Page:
Combating learning anxieties: practical implications for teachers Essay Example

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    Undergraduate
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4LEARNING ANXIETY

Learning Anxiety

Affiliation

Learning Anxiety

Learning
anxieties are fears that are associated with learning and
they are characterized with nervousness, worry
and unease about education
or
learning
new
things. According to Jean Piaget (1896-1980) theory of intellectual
development, children
learning
take
place in stages
and
experiences are paramount in determining
what
children will incorporate. If a child is exposed to anxiety
and
negative
experience he
or
she will develop
anxiety. Anxiety
usually
describes
accurately
the
feeling that can be shared by learners in their early
stages
especially
when
they
want to approach a new
challenge. In some
cases, the
feelings
usually
linger
long after the
beginning and
it
ultimately
becomes a long-term struggle. For
instance, a child may develop
learning
anxiety
when a teacher
or fellow students mocks him or her and convinces him or her that he
knows
nothing
and can’t afford to learn in the
right
way. It is worth
noting
that
anxieties
are not only
manifested in children, but
also
adults
do
exhibit
the
cases of anxiety and
if not corrected, they can impair
learning at a great
extent. The
anxiety may be affiliates of prior
learning
experiences (Ghinassi, 2010).

Learning
anxieties may be manifested
differently amongst learners, but
the
most
obvious is withdrawal. Students
withdraw from learning
completely
and at times
they may drop out of school. Learning
anxiety is an invisible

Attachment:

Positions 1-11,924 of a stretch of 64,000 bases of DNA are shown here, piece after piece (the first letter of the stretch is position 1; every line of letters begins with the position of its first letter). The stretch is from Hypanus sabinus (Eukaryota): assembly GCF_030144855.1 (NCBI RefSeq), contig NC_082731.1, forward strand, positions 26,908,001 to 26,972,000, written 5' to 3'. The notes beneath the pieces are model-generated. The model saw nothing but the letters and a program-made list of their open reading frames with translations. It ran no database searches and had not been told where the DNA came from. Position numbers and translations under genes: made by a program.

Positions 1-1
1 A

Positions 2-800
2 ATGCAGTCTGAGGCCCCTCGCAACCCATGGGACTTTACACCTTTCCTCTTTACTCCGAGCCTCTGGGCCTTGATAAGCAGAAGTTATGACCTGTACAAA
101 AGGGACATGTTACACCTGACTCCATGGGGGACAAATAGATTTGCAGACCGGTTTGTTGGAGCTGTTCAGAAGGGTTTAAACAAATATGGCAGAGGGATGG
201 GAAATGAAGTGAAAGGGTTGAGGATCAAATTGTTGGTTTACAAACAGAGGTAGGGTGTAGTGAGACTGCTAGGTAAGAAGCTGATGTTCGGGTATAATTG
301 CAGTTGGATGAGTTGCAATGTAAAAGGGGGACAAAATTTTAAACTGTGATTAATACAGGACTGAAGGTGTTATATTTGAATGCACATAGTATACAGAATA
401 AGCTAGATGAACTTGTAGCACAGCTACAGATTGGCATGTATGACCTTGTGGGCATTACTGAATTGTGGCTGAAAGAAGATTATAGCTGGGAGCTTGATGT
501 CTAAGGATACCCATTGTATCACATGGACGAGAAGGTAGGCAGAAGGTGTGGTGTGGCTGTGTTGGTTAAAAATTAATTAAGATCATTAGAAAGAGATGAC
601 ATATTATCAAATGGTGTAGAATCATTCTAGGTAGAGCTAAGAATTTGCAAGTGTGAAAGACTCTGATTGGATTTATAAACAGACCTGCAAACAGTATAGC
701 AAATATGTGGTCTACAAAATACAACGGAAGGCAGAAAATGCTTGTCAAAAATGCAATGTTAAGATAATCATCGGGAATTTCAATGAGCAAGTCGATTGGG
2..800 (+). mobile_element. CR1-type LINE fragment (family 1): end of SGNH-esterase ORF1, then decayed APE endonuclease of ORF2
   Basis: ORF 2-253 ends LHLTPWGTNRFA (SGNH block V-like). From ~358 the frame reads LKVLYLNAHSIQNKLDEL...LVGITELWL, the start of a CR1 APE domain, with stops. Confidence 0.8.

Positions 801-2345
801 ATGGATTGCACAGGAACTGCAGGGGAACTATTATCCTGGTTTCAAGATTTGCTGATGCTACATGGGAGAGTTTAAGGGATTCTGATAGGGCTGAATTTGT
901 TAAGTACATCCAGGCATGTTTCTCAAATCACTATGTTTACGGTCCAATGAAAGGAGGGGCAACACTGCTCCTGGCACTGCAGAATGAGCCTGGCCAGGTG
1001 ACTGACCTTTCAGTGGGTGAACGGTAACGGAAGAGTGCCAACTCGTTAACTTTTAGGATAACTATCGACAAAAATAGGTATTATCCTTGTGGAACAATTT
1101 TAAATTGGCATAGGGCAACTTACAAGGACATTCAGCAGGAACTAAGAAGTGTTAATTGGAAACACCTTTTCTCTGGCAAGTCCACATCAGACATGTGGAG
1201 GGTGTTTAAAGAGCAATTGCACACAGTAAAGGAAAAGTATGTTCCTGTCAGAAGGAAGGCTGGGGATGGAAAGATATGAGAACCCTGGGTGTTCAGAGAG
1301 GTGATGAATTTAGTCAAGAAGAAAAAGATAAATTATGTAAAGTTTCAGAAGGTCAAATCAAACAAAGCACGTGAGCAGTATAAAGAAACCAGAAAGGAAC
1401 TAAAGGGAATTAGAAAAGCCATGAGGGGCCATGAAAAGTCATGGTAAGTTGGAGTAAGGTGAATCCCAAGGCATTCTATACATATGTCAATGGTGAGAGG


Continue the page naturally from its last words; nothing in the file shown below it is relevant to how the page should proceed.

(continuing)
disability in learning
and at times
it
affects
learning negatively. It
affects
the
students
working
memory
making
it
very
hard to learn
and
maintain
the
information. Students
who are anxious
usually
think
less
compared to the
students
who are not anxious
hence
altering
the
capability of learning in a child
or
even an adult (Ghinassi, (2010).

Teachers are the
immediate
causes of learning
anxiety and
they
also
turn out to be immediate
solutions
for
learning
anxieties. As
posited
above, learning
anxiety is caused by lack of self-esteem
and
fear of failure. For
instance,
fear of failure can contribute to anxiety
especially
when a teacher
punishes a student
because
he has failed.
The
punishment may lead to the
development of anxiety. The
student will always
avoid
answering
questions in class
because
he will be punished. At some
cases, the
student will even
sweat upon seeing
the
teacher
because
he
associates him or her with punishment. Such
cases will ultimately
lead to escalated levels of anxiety. In an attempt to avoid
such
occurrences, the
teacher should not apply
negative feedback mechanism in case a student
fails
or
does not get a question
right. The tutor or the mentor should congratulate
the
child on trying
and
encourage him or her that
he will score
better
next
time. Such
practices will erase
the
fear that is associated
anxiety
and
ultimately
face out anxiety. Vygotsky’s (1896-1934) asserts
that
the
society
contributes to individual
development
and
therefore, the
school
society can contribute to the
development of anxiety
and at the
same
time
reduce
cases of anxiety (Onwuegbuzie, Bailey & Daley, 2000).

Classroom management
for
the
teacher is paramount in trying to stop
cases of anxiety. For
instance, the
teachers should not scold
students
when
they
fail to perform
well. Instead, he
or
she should ensure
that
students are motivated through the
use
positive feedback mechanisms
and
ultimately
deterring
the
occurrence of the
cases of anxiety.
Such
practices will ultimately
lead to advanced
cases of professionalism and as Vygotsky and Piaget asserts
no
negative
experience
affect
the
child. Classroom should be a place
where
each
and
every
individual
yearns to be and through that
it will be possible to stamp out anxiety (Lyons, Ford, & Kelly, 2010).).

References

Ghinassi, C. W. (2010). Anxiety. Santa Barbara, Calif.: Greenwood/ABC-CLIO.

Onwuegbuzie, A. J., Bailey, P., & Daley, C. E. (2000). The Validation Of Three Scales Measuring Anxiety At Different Stages Of The Foreign Language Learning Process: The Input Anxiety Scale, The Processing Anxiety Scale, And The Output Anxiety Scale. Language Learning, 50(1), 87-117.

Lyons, G., Ford, M., & Kelly, M. (2010). Classroom management. South Melbourne, Vic.: Cengage Learning.